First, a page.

So often we start our days rushing to get ready, complete tasks, rush to work or through errands, etc., and rarely do we stop to note that our real inspirations to do any of those things is to arrive at our own feelings of well-being.
We should want well-being, not only for ourselves, but for others too. If we get too caught up in our business, or sense that dreaded feeling that we’ve begun falling behind, we often start becoming much more self-determined, and can begin to see others as an obstacle to that sense of well-being.
For example, we yell or honk at other drivers; overlook important details in our rushed lives; and fail to see that others, no different then us, are doing their best. Some may have had a better chance or less of a chance; yet it’s our basic sense of well-being that wants us to do our best so that we remain in this sense of well-being. My invitation to the reader is to seek a sense of well-being for others also.
This can be a kind action, a kind word, ignoring something that would normally invoke a less desirable emotion in us, even starting our day earlier so we are a calmer presence for others only now recognizing how rushed or seemingly complex life has become. It’s a basic human trait to have empathy, and with that empathy, we can simply recognize that others too are doing their best. When we acknowledge this, and start wanting for their well-being as well as our own, we’ve actually leveled up a bit in life to our basic emotional intelligence. It is this emotional intelligence that reminds us that we live individually, though interconnected to a life and people beyond us.
This was true as infants, and while we grow, our independence grows. However, so too grows our own motivations, and if we do not reconnect these emotions to something which is good for others as well as ourselves, we begin to isolate ourselves from anyone’s needs other then our own. Only by recognizing that we seek well-being, and as a natural course of living, that others seek this too can we lower barriers to the well-being and emotional intelligence, even happiness, we and others seek. We can make it our task to be of assistance and not an obstacle to others’ well-being, just as we seek to alleviate and overcome our the obstacles for our well-being in our own lives.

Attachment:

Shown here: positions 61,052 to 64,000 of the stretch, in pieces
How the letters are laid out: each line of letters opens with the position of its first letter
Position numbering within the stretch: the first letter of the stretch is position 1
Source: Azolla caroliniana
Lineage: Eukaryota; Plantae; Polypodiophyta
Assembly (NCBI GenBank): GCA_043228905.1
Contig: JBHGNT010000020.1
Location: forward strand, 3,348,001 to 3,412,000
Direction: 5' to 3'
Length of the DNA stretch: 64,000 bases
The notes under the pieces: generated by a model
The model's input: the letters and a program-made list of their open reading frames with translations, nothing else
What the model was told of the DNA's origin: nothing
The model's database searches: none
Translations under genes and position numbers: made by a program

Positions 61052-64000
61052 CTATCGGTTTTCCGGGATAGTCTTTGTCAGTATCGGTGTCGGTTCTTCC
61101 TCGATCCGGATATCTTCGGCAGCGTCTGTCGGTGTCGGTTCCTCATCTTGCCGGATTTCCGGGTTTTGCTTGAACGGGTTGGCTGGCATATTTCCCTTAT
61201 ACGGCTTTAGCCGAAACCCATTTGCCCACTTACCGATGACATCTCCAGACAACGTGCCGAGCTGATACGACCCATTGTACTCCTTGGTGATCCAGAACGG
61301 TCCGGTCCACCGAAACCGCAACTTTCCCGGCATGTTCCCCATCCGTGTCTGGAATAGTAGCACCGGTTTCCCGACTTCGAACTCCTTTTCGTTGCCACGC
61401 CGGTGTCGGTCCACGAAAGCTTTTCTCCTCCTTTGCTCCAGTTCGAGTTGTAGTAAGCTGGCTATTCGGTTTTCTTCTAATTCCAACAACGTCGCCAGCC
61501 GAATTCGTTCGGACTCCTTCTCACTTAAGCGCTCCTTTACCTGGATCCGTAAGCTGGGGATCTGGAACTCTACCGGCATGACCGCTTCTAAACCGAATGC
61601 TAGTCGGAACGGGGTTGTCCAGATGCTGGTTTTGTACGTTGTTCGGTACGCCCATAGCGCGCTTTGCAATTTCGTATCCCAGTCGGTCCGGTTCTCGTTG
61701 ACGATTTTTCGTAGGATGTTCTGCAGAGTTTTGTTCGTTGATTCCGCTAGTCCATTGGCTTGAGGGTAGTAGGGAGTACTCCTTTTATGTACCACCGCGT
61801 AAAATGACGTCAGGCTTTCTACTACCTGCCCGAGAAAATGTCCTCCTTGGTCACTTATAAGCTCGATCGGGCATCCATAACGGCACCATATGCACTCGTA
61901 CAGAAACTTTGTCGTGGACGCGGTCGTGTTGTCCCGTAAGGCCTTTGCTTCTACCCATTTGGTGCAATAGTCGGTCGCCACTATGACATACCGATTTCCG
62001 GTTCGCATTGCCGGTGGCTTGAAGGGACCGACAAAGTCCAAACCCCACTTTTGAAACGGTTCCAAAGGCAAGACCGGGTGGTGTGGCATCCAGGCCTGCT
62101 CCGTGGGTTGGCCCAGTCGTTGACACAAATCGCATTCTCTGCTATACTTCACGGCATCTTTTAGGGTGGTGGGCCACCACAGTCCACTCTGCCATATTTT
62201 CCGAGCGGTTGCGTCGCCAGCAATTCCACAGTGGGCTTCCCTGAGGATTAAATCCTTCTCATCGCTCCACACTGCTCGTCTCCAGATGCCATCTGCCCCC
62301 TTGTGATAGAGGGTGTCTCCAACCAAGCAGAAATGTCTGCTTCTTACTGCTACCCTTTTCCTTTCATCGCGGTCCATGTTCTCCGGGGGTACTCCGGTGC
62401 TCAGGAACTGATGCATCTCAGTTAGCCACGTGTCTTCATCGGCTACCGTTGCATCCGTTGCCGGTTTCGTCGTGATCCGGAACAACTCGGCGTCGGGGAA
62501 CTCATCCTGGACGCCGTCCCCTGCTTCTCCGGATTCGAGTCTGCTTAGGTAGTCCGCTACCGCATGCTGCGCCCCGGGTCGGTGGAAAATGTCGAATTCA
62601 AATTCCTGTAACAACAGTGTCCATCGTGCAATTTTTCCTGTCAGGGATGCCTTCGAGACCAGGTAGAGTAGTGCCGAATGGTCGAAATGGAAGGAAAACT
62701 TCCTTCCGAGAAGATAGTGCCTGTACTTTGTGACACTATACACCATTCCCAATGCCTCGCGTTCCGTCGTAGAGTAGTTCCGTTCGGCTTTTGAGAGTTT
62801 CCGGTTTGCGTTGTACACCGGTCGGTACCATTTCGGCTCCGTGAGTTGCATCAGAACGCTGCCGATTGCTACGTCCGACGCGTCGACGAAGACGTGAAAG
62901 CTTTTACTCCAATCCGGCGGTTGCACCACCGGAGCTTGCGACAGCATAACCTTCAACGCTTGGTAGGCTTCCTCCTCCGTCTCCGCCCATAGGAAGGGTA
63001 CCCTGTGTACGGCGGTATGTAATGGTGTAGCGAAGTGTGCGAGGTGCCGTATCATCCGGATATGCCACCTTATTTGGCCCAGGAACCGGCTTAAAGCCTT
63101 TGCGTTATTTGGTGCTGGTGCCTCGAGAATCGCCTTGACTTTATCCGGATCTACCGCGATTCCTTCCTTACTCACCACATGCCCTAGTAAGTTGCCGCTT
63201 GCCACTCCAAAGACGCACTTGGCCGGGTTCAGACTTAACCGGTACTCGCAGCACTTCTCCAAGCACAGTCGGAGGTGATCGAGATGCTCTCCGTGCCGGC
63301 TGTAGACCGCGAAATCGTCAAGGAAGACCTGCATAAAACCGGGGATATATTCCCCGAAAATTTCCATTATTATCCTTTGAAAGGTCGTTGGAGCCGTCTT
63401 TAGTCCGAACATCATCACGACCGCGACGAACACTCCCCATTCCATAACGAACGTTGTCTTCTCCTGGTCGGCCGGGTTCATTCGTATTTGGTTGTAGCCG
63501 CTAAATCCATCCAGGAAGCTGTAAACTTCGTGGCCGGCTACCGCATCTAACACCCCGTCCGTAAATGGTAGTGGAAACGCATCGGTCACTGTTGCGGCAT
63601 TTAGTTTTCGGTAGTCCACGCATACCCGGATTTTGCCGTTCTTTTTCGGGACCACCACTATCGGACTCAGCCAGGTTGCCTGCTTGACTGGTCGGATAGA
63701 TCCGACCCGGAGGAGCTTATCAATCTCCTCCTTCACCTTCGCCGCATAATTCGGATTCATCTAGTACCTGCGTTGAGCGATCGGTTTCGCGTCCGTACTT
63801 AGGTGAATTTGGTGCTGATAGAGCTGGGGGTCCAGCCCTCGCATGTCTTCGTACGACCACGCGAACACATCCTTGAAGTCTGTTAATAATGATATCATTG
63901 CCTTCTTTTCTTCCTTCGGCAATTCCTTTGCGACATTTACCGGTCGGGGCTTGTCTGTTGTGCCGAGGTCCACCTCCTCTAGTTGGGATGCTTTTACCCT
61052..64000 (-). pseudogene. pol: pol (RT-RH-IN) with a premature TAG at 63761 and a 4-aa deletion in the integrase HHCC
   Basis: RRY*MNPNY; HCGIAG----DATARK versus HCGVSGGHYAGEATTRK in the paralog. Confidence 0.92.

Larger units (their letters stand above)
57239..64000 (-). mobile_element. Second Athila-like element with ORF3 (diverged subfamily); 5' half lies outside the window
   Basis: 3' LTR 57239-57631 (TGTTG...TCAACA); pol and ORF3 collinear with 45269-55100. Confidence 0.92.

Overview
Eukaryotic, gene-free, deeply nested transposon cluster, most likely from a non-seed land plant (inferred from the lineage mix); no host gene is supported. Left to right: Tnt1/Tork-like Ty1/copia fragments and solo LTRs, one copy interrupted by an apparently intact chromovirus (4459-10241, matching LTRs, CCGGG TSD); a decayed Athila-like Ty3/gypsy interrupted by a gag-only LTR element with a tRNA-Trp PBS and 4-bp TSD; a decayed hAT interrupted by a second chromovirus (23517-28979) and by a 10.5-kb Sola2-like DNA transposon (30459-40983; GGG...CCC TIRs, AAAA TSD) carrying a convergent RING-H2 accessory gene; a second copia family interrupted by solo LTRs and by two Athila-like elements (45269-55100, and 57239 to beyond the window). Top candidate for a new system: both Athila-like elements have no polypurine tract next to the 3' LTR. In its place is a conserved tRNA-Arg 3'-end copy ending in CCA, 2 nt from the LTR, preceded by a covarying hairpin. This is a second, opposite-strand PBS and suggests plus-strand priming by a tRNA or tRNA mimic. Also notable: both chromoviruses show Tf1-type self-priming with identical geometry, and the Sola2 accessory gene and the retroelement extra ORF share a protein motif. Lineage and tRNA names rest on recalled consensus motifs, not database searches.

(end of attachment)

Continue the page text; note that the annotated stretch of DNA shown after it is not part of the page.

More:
In other words, you can be a wall, bearing the load alone, and potentially, lose our own chances on a daily basis for happiness and well-being, or we can be like a door or opening, that serves its purpose, yet can be open as well as remain closed.
We open to our own needs for well-being, and keep in mind our desire for the well-being of others; that is when we are like an open door. When we do need time to restore and nurture our own lives, it is then that we can close the door, ever so gently, and allow our own emotional intelligence to once again have the prominence that we once overlooked for ourselves and others, mainly due to our own self interests which start to take away from our well-being rather then add to it.
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